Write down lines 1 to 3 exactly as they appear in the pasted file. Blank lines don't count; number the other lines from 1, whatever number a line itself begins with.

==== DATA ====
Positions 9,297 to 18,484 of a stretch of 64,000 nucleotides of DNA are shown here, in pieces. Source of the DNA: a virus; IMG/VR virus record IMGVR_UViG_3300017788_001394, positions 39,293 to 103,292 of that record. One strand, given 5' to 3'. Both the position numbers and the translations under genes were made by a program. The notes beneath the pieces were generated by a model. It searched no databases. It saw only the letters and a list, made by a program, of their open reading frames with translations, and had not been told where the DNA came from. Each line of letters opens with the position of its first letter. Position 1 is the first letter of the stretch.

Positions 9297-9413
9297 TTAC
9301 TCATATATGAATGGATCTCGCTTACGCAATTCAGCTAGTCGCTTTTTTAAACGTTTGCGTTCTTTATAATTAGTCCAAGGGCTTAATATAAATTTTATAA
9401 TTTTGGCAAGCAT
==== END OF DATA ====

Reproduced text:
Positions 9,297 to 18,484 of a stretch of 64,000 nucleotides of DNA are shown here, in pieces. Source of the DNA: a virus; IMG/VR virus record IMGVR_UViG_3300017788_001394, positions 39,293 to 103,292 of that record. One strand, given 5' to 3'. Both the position numbers and the translations under genes were made by a program. The notes beneath the pieces were generated by a model. It searched no databases. It saw only the letters and a list, made by a program, of their open reading frames with translations, and had not been told where the DNA came from. Each line of letters opens with the position of its first letter. Position 1 is the first letter of the stretch.

Positions 9297-9413
9297 TTAC